We’ve been using Statsig for the past four months across different surfaces: www.statsig.com, our main landing page, console.statsig.com, our main web interface for using Statsig as a tool, and in some internal tools we’ve built for ourselves.
Coming from Facebook, it was natural for us to use Feature Gates to “gate off” features under development, Dynamic Configs to decouple configurations from front-end code, and Experiments+ to start optimizing our conversion funnel. We use all of these and more every day.
But where did we get started? How can you dip your toes in without knowing what you might use Statsig for?
Whenever you are building a new feature, the first step should be to create a Feature Gate. This will enable you to put a conditional check in your code to check if you should show the new feature.
Gates are always “off” (return false) by default. So you can create a Feature Gate without adding any conditions to it, and it will always return false. Rain or shine, no matter which SDK or what network conditions, that Feature Gate will return false.
Here, I’ve created a gate for the new search ranking model I am working on.
With the default value = false in mind, add a conditional branch to your code checking the gate. This gate is still going to always return false, so you can put whatever you want inside the “true” block — you could start with a simple print statement if you haven’t built anything new yet.
At this point you can even check in the code, and control the conditional branch just by updating the conditions and rules on the gate in the Statsig console.
Now that you are confident the new code is always gated off, how can you test the experience with it turned on? Update your Feature Gate to only pass with a specific ID or custom field, which you set in your StatsigUser object to test. As you integrate with any of our SDKs, you can pass this field the same way.
Once you have created an “only me” rule, save the changes and you can quickly test via the inline “Test Gate” console, or using the conditional you already created.
Now you can start to build, integrate an SDK, and merge your code with the confidence that your in-progress features will only be visible to you.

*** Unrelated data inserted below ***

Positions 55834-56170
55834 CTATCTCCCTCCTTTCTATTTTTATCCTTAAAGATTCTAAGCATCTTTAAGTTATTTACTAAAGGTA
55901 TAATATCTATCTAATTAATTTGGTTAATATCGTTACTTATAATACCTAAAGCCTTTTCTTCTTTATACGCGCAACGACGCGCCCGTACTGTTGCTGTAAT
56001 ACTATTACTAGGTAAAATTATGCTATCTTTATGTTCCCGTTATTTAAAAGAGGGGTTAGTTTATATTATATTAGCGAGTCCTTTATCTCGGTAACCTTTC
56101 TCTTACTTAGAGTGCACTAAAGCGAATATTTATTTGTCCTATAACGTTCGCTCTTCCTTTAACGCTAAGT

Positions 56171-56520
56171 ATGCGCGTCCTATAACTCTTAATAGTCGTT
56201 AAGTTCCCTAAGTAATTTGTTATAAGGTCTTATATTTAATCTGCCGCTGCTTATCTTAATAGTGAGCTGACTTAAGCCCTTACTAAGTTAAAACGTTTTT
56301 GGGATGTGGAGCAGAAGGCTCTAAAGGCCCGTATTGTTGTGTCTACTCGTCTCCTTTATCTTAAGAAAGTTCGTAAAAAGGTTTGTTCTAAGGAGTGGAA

Once your feature is ready for more eyes, update the Feature Gate’s targeting conditions to turn it into a “dogfooding” gate. Rather than just opening the feature you are working on to yourself, you can open it up to your whole team, organization, or company. For example, you can use a user’s authenticated email domain to check if they have access (we do this for internal Statsig features all the time!):
You could use a list of user IDs instead of emails, a custom field, or any other combination in order to get more visibility. The key difference being it is not just you seeing the feature any more!
You can roll out your feature to anybody using an “everyone” condition, or any set of custom checks you can think of (based on app version, country, browser, device, etc). Partial rollouts will track metric variations in pulse — so rather than opening a gate to “everyone — 100%”, we suggest you open to 5%, 10%, 50%, or something in between.
Here’s an example with two different partial rollouts — a 10% rollout to the US and Canada, and a 10% rollout for everyone else.
Pulse calculates the statistical significance of changes in metric values between test and control groups, and is updated on a daily basis. Now that you have a test running, you can measure the impact of your new feature on critical metrics like app crashes, DAU, revenue, time spent, etc.
You can see an example of what this looks like in our demo company. In this case, we are analyzing only the difference between test and control for users in the US and Canada.
Continue to follow that same playbook:
Create a new Feature Gate for every feature you start building.
Gradually update the rules and conditions governing access to expand the audience from yourself to your team and eventually to everyone.
Use partial rollouts to get a Pulse view of the difference on your key metrics between test and control.
It’s also worth inviting other Engineers, Designers, PMs, Managers, Directors, or anyone else in your team/org/company to follow along by joining the project on Statsig. There are no per-seat fees, so invite as many people to join this process as you want!
As you continue to use this development process more and more, you will find it very useful to name your Feature Gates and give them good descriptions. Using a descriptive gate name will help your code read better and make it more clear in the Statsig console what a particular gate controls. If access to each feature is controlled by its own Feature Gate, you can decide independently which gates to open only to yourself or your team, and ultimately the public. Here is an example from our Feature Gate list:
If you want a hand walking through these steps, or have questions about advanced targeting, setting up custom metrics in pulse, etc. feel free to join our slack community to discuss with us and other Statsig users.
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